Our Beloved Willems Pigeon Celebrates 10 Years


Oh, Pigeon, you are the light and beacon of children’s literature. Happy 10 year anniversary! Mo Willems’ first book was published 10 years ago on April 1, 2003. Since then, he has created 4 more pigeon picture books and 2 pigeon board books. On top of that he has the famous Elephant and Piggie series for early readers, the Cat the Cat series, and 9 picture books for kids. He also wrote for Sesame Street for 9 seasons, gathering 6 Emmy Awards for his writing. He is one talented fellow. I have often tried to convince my friend to emulate his life after Mo Willems and become a famous illustrator but he’s lazy. (Although, his work would be more along the line of picture books for adults like Go the F**k to Sleep. You must check out The Big Book of Penguins and Petey Murders His Teacher. You will NOT be disappointed [saddened, yes]).

In honor of my favorite bird with an attitude, I hosted a Don’t Let the Pigeon Party! event at the library. It was absolutely delightful and I received praise from many parents and a ridiculous amount of enthusiasm (and focus) from the kids. Here are the specs:

  • Time offered: Saturday, 10 am and 1 pm (I always figure, why not have two identical programs–especially on the same day–because I’ve already planned it and I only need to set up the room once)
  • Age range: 3 years+
  • Attendance Limit: 60 total people (it was a smaller room)
  • Supplies Needed: Checked out pigeon books in advance (because they are so popular. There was also a school project on Mo Willems the week after I checked the books out. Phew.), numbered stickers, tables for drawing the pigeon, felt pigeon story, bus supplies & “NO!” signs (see below)

And now I present to you the outline of the event:



  1. Intro: What was the last thing you really, really wanted?
  2. Book: Don’t Let the Pigeon Drive the Bus (with “no!” signs)
  3. “Pigeon Says” with emotions
    1. Eager
    2. Joyful
    3. Annoyed
    4. Tantrum
    5. Hopeful
  4. Book: The Pigeon Finds a Hotdog
  5. Book: The Duckling Gets a Cookie?!
  6. Song: If You’re Happy and You Know It
    1. Stomp Your Feet
    2. Flap your wings
    3. Ask to drive (pa-lease)
    4. Eat your cookies (nom nom)
  7. Book: Don’t Let the Pigeon Stay Up Late!
  8. Flannel: 5 little pigeons jumping on the bed
  9. Book: The Pigeon Wants a Puppy!

All the books were a hit. It really helps if you enjoy reading them, too. The pigeon books are a great way to show emotions so you can’t be afraid to be dramatic in your reading. And Willems is such an excellent artist and writer that it’s easy to imitate the emotions of the pigeon. Our activities were also perfect to divide up the book readings. We did a version of Simon Says with the myriad of emotions that the pigeon provides and practiced them before we started. “If You’re Happy And You Know It” was also a great excuse to stand up and get our jiggles out.

There was also two activities that I am quite proud of for their interactive, fun components.  During the first “Don’t Let the Pigeon Drive the Bus” I passed out signs made from cardboard, blue paper, and black crayon that read “No!” on them. I had marked certain spots where we would tell the Pigeon “NO!” when he’d try to convince us to drive the bus. With my own sign, I would hold it up for the others to follow. The first group was great at following my lead, the second not so much. They would say NO! after every time the pigeon would say a sentence/question. It didn’t really matter though because they were having fun, I was having fun, and the pigeon was losing. We even handed the signs to the parents sitting in the back–and they had a great time saying NO!, too. The second interactive component was “5 little Pigeons Jumping on the Bed.” When the Bus Driver said “No more pigeons jumping on the bed!” I had the audience scream extra loud because the pigeons refused to listen to them. They took full advantage of this.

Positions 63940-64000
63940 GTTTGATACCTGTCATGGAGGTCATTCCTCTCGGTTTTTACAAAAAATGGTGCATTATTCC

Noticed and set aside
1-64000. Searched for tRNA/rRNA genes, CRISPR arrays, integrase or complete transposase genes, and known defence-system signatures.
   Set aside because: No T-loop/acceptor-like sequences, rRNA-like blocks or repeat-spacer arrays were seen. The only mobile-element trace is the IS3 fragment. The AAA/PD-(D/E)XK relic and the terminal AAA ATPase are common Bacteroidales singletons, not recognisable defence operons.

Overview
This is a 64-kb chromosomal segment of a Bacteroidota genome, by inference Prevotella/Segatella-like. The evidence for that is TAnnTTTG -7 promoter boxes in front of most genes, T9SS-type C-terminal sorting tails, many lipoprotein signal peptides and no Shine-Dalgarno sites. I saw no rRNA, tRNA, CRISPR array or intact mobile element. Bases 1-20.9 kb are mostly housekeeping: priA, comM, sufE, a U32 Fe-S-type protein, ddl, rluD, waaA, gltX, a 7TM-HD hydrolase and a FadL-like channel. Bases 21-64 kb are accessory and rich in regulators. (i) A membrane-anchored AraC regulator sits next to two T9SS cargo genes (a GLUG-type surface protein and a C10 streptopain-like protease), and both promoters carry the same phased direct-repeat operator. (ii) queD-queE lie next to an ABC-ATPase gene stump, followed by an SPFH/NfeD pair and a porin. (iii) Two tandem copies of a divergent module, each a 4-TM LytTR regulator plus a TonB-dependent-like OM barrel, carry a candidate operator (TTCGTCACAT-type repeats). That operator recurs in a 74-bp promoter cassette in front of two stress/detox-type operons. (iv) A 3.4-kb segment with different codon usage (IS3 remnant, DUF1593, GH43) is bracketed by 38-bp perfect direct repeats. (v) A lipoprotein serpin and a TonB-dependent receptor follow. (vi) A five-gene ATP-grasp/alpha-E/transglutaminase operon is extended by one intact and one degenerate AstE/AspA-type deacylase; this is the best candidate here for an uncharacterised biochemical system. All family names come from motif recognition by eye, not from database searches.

After story time, everyone went to the tables to do a few activities. Our first activity was drawing the Pigeon. Suuuuper easy and the results included splendid interpretations. We then started taking pictures on the handmade bus based on the numbered sticker they received as they entered the program in the beginning. Those waiting drew on coloring sheets and created their own “Don’t Let the Pigeon Drive the _________” (Dont Let Pigeon Drive) which we collected, laminated, and displayed in a binder for all to see at a later date. I pulled a lot of activities from the Pigeon Presents! website.

  1. Guided Activity: Draw the pigeon
  2. Pictures with the bus (numbered stickers)
  3. Coloring sheets
  4. Don’t Let the Pigeon Drive the _________ (collect, laminate, and display)

The Bus was a challenge but I’d do it again in a heartbeat (although it would take much, much longer than a heartbeat). I got the idea from Two Little Birds & a Bug. I called our local Home Depot to see if they had any large boxes they were throwing out, which they did! I collected the box and cut out the holes. My fantastic colleague Ann brought the pigeon book to Home Depot to get the paint color matched to the blue of the book. We only needed 1 pint to paint it. At the end of the second program, we raffled it off.

All in all a successful event that I would highly recommend. Go Pigeon! I mean, Don’t go Pigeon!

3 thoughts on “Our Beloved Willems Pigeon Celebrates 10 Years

  1. Your program is so fun Kelsey! I absolutely love your activities and homemade bus. I am doing a pigeon party on Wednesday and will definitely be using your “No” sign idea. Thank you!

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